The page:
Best known as: A leader in the Underground Railroad
Where did Harriet Tubman grow up?
Harriet Tubman was born into slavery on a plantation in Maryland. Historians think she was born in 1820, or possibly 1821, but birth records weren't kept by most enslavers. Her birth name was Araminta Ross, but she took the name of her mother, Harriet, when she was thirteen.
Life as a Slave
Life as an enslaved person was difficult. Harriet first lived in a one-room cabin with her family that included eleven children. When she was only six years old, she was loaned out to another family where she helped take care of a baby. She was sometimes beaten and all she got to eat was table scraps.
Harriet Tubman by H. Seymour Squyer
Later Harriet worked a number of jobs on the plantation such as plowing fields and loading produce into wagons. She became strong doing manual labor that included hauling logs and driving oxen.
At the age of thirteen Harriet received a horrible head injury. It happened when she was visiting the town. An enslaver tried to throw an iron weight at one of his enslaved, but hit Harriet instead. The injury nearly killed her and caused her to have dizzy spells and blackouts for the rest of her life.
The Underground Railroad
During this time there were states in the northern United States where slavery was outlawed. The enslaved in the South would try to escape to the North using the Underground Railroad. This wasn't a real railroad. It was a number of safe homes (called stations) that hid the enslaved as they traveled north. The people that helped enslaved people along the way were called conductors. The enslaved would move from station to station at night, hiding in the woods or sneaking onto trains until they finally reached the north and freedom.
In 1849 Harriet decided to escape. She would use the Underground Railroad. After a long and scary trip she made it to Pennsylvania and was finally free.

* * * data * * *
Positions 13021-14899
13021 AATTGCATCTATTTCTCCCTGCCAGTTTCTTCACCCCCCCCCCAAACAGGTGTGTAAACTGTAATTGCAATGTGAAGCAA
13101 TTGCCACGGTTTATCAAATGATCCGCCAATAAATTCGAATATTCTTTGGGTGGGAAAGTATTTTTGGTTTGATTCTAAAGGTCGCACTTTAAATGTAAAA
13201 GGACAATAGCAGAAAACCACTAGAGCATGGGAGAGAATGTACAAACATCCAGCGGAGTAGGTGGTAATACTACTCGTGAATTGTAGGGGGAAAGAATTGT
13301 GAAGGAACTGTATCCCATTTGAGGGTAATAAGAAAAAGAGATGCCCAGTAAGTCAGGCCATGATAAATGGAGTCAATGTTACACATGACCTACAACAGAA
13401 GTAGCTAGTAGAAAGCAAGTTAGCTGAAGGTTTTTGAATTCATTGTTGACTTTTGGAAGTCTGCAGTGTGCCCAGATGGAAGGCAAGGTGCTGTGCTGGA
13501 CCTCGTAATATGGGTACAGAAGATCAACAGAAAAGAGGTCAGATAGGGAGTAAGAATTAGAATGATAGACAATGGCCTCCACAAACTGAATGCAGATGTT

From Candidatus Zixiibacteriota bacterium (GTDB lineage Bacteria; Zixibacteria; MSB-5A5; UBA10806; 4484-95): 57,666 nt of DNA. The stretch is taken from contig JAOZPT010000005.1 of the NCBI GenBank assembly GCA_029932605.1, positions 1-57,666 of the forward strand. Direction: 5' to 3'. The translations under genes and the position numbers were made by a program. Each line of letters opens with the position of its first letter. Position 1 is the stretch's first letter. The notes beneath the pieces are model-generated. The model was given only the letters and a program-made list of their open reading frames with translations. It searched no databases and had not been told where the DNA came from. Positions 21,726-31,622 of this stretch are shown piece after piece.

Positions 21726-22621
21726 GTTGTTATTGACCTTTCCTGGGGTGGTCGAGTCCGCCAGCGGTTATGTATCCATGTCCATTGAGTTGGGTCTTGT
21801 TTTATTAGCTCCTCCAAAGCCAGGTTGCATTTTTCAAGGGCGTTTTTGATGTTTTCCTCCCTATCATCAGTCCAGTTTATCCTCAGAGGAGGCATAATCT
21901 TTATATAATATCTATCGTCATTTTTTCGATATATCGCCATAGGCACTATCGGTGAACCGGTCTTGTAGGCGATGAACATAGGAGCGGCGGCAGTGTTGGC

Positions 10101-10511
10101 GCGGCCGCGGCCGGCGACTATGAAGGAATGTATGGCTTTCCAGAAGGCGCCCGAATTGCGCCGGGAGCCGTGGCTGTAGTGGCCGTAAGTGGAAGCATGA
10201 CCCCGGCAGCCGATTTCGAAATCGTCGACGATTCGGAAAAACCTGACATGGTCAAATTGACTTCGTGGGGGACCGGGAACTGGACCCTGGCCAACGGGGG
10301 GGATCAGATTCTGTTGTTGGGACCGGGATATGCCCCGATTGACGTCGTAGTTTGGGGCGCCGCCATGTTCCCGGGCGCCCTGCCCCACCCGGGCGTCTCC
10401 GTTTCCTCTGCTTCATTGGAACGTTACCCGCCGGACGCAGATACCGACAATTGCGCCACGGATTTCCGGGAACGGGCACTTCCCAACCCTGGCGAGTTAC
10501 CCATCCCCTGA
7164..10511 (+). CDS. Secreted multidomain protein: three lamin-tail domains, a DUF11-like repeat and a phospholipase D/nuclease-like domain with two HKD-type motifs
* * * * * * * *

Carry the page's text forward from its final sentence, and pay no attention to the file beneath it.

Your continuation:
Leading Others to Freedom
In 1850 the Fugitive Slave Act was passed. This meant that the formerly enslaved could be taken from free states and returned to their owners. In order to be free, formerly enslaved people now had to escape to Canada. Harriet wanted to help others, including her family, to safety in Canada. She joined the Underground Railroad as a conductor.
Harriet became famous as an Underground Railroad conductor. She led nineteen different escapes from the south and helped around 300 of the enslaved to escape. She became known as "Moses" because, like the Moses in the Bible, she led her people to freedom.
Harriet was truly brave. She risked her life and freedom to help others. She also helped her family, including her mother and father, to escape. She was never caught and never lost one of the enslaved.
The Civil War
Harriet's bravery and service did not end with the Underground Railroad, she also helped during the Civil War. She helped to nurse injured soldiers, served as a spy for the north, and even helped on a military campaign that led to the rescue of over 750 enslaved people.
Later in Life
After the Civil War, Harriet lived in New York with her family. She helped poor and sick people. She also spoke out on equal rights for blacks and women.
Interesting Facts about Harriet Tubman
Her nickname as a child was "Minty".
She was a very religious woman having learned about the Bible from her mother.
Harriet bought a house in Auburn, New York for her parents after helping them to escape from the south.
Harriet married John Tubman in 1844. He was a free black man. She married again in 1869 to Nelson Davis.
She usually worked the Underground Railroad in the winter months when the nights were longer and people spent more time indoors.
There is a story that slaveholders offered a reward of $40,000 for the capture of Harriet Tubman. This is likely just a legend and not true.
Harriet was very religious. When she led fugitives across the border she would exclaim "Glory to God and Jesus, too. One more soul is safe!"